Carson Wentz restores hope to Philly sports fans | The Triangle

Carson Wentz restores hope to Philly sports fans


Our hockey team has been unable to translate potential into postseason success. Our baseball team has completed the painful process of saying farewell to beloved champions of late. Our basketball team has caught our attention: not through wins, but rather in a collision-esque manner, becoming the most prolific losers of all time.

And while each of these teams has a die-hard, impassioned fan base such that could only be found in and around the city of Philadelphia, there is something about this town and football that is just different.

In many ways it reflects the spirit of the city, the blue-collar personalities upon which it was built. As much as Phillies faithfuls, Hinkie disciples or Broad Street Bullies may like to argue, football is different here. It just is. And though it has not been an easy patronage by any stretch of the imagination, without even a single Super Bowl ring to cling to, it is one that thousands live and die by each and every time fall rolls around.

Rewind to four short weeks ago. If you were to pick up a copy of the Inquirer or tune into 94.1 WIP, the outlook of this iteration of the Eagles would have been disappointingly in step with that of its city peers. Sure, they boldly moved up in the draft to pick up a quarterback, but the sheltered stage in Fargo, North Dakota that he graced, left even the most optimistic skeptical of his ability to transition to professional competition. Pundits clamored about the impossible complexity of the “National Football League”, and scoffed at the idea that young Carson Wentz would even step foot on the field this year at all.

Oh, and not to mention, the team was desperately trying to rid itself of the science experiment that was Chip Kelly’s tenure, one of the most tumultuous and bizarre in league history. A new coach, seemingly sterile offense, and entirely different defensive scheme were factors that quite simply couldn’t equate to success, at least not immediately. 8-8, experts claimed, would be an excellent campaign, proof that the “rebuild” was heading in the right direction.

Now take your remote and fast forward to last Sunday, Sept. 25 at 4:30 p.m. Eastern Standard Time. Pay attention, because it was a blur in real time as well.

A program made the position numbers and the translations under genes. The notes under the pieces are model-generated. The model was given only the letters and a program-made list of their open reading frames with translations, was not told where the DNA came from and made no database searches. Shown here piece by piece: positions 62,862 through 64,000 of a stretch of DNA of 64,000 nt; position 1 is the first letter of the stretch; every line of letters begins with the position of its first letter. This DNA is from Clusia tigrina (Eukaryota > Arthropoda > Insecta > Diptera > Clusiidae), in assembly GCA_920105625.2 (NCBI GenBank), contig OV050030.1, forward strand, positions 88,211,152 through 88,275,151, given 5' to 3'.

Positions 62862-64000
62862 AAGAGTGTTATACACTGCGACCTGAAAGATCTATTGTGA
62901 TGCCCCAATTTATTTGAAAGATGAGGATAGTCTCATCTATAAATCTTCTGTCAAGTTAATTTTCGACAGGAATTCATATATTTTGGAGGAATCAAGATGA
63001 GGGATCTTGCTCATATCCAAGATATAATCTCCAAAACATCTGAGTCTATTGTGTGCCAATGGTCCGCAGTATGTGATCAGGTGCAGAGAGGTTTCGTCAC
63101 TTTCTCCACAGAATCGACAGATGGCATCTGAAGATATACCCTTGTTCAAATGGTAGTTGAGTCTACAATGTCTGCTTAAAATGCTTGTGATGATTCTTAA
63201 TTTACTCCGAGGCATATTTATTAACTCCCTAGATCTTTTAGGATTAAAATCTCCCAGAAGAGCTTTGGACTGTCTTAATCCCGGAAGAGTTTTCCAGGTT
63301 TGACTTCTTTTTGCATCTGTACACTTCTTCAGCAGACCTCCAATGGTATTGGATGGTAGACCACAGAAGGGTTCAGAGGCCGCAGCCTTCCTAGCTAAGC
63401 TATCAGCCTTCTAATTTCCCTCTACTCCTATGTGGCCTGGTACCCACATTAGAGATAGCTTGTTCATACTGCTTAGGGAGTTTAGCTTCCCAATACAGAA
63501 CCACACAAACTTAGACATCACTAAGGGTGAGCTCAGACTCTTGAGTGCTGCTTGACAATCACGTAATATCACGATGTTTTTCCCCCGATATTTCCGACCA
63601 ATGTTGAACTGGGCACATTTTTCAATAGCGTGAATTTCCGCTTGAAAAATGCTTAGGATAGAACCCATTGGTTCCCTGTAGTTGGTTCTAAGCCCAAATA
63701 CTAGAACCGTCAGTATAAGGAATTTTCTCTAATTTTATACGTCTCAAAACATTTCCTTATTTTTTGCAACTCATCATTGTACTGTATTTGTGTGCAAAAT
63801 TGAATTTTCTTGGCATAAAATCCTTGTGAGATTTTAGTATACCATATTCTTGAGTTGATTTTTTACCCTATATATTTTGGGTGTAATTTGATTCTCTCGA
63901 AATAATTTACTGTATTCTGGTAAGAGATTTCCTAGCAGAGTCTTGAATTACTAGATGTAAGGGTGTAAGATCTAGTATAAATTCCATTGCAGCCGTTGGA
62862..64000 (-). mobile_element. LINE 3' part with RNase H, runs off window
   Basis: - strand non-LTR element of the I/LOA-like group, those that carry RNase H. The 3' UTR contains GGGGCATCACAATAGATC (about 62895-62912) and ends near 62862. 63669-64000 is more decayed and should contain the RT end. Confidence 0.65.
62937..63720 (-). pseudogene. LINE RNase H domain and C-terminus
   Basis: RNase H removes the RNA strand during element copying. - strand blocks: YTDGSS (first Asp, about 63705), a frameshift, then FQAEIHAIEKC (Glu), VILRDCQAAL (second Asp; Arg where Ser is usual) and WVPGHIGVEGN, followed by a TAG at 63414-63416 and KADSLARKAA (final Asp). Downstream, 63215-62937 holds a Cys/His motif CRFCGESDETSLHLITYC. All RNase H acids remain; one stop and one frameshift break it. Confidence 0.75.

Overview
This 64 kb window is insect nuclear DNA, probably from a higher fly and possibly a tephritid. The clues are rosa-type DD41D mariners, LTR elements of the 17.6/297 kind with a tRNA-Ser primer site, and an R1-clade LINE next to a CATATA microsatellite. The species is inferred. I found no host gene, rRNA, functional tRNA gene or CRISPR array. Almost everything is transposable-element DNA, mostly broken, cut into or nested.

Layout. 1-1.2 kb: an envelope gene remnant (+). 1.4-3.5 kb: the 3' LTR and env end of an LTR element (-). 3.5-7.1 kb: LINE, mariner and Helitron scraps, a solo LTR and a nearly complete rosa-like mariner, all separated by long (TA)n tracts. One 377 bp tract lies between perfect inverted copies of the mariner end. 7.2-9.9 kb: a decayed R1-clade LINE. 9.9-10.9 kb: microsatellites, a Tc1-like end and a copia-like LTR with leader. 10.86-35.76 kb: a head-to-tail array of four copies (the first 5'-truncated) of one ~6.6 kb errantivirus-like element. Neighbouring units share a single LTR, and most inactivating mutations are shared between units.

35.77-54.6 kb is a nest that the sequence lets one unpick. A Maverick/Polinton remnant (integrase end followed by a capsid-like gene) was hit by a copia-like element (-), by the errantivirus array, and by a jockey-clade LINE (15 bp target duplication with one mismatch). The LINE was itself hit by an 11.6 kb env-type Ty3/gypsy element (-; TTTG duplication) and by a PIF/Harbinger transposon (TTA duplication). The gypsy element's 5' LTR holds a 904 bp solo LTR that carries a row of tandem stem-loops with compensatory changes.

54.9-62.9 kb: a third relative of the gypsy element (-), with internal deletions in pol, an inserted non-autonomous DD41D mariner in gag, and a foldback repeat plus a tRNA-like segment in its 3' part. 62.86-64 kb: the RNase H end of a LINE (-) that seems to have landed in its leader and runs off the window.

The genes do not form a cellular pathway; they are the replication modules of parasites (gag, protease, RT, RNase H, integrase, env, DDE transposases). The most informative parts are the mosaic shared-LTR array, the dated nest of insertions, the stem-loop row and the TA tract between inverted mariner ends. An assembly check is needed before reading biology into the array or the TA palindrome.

You’ll see Minnesota Vikings quarterback Teddy Bridgewater writing on the ground after his season ending knee injury, one which occurred on a freak, non-contact drill. You’ll see Sam Bradford, tagged to be the Eagles’s interim quarterback solution, board a plane to replace him. You’ll see Carson Wentz, after just one preseason appearance, cut a hunting trip short to get back and prepare for his brand new role as opening day starter. You’ll see his stellar play take down the Cleveland Browns and the Chicago Bears, but immediately get dismissed on the basis of lowly competition.

Press play.

Sit back and watch. Watch the Eagles absolutely dominate a Super Bowl favorite in every single facet of the game. Watch their rookie quarterback continue his near perfect play, elevating above a storied defense and thoroughly outplaying the Hall of Fame signal caller on the other side of the ball. Watch as Jim Schwartz’s defense plays with an aggression and intensity that raises them to near-elite status. Oh, and take a peek at the scoreboard as its degree of lopsidedness hurtles higher and higher.

Now listen closely. You’ll probably hear the visceral joy of a starved fan base reveling in the realization that they have their franchise quarterback. You’ll hear these faithful trying to comprehend how far their new-look Eagles can go in the gloriously wide-open landscape of the NFL (and especially in the current state of their division). One thing you definitely won’t hear: Carson Wentz doubters. The lanky North Dakotan is probably getting mentioned in the same sentence as Aaron Rodgers and Peyton Manning instead.

What an improbable start of the season you have seen thus far. Unfortunately, no matter how many times or how hard you press that fast forward button, you’re not going anywhere: you’re all caught up. But if you do decide to stay onboard with the rest of us, who’ve been born and raised on this ride called fandom, I suggest you hold on tight, because if the opening three weeks of the season have been any indication, it looks like this one has plenty of twists and turns coming up.